Nagel says that moving from appearance to reality makes no sense regarding the subjective character of experience. What does he mean, and why does he say that?
There is a saying that goes along the lines of “a man is little more than the sum of his experiences.” In other words, life is a constant series of relations and interrelations between people and events. Throughout a person’s lifetime, the experiences derived from these relationships will create the essence of the belief system that a person will prescribe. If time could be re-written and different variants on a person’s life experience were designed, it is not inconceivable that the end result would be a totally different person, as the person’s core value system or ideologies could have been altered in the revision process.
A great deal of Nagel’s thought process revolved around the belief that the reality of a human being (or a human being’s perception of reality) was based exclusively on experience. That is, those things that the individual does that comprise the totality of his life will provide the basis for what a person understands as things that are real.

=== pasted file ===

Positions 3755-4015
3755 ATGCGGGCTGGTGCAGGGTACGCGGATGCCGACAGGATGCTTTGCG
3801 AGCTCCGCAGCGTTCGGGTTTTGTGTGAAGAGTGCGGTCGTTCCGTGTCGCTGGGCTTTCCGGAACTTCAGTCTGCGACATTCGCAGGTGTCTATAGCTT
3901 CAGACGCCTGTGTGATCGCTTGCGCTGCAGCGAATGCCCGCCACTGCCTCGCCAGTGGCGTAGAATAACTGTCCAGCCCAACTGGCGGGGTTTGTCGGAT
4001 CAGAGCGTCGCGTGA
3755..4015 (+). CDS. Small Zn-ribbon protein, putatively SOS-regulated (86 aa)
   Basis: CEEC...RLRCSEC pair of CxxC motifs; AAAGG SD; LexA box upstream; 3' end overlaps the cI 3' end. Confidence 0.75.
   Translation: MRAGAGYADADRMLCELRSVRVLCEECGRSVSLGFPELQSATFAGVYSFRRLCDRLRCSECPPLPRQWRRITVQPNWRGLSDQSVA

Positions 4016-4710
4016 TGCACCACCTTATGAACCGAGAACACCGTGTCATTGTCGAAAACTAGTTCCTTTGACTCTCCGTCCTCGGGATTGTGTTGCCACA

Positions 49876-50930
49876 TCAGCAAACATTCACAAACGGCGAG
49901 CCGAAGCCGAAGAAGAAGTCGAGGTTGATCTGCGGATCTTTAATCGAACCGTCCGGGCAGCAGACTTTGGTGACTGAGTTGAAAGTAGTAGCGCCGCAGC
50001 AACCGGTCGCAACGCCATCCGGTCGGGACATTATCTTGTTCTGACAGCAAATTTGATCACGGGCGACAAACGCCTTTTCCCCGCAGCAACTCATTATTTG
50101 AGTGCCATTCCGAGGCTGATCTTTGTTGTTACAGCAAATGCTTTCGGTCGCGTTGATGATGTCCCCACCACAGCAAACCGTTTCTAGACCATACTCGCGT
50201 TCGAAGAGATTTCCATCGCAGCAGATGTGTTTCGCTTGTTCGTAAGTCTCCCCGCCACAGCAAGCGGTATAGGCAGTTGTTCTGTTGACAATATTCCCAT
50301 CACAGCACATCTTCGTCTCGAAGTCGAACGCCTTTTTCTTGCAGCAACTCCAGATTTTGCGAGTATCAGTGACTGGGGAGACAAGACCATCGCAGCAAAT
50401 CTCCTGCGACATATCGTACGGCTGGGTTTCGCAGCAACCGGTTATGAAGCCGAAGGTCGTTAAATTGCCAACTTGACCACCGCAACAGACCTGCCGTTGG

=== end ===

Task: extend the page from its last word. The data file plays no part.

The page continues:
There is a misnomer that some prescribe to that a person can create a reality out of any “appearance” by way of imitating something else, but such a reality is dubious as there is no basis in actual experience. Nagel uses the example of a bat as a means of illustrating this point. That is, a person may imagine his is a bat, but he can never match the reality of being a bat because he has not experienced the life that a bat exists. Hence, any perceived reality from experience that is pure imaginative in origin is truly not reality at all. Instead, all that would exist would be a perceived reality that can never truly duplicate the essence of what actual is. Therefore, the meaning derived from such imitation is dubious and suspect at best.
Alter, Torin. (2002) Nagel on Imagination and Physicalism. 2 December 2006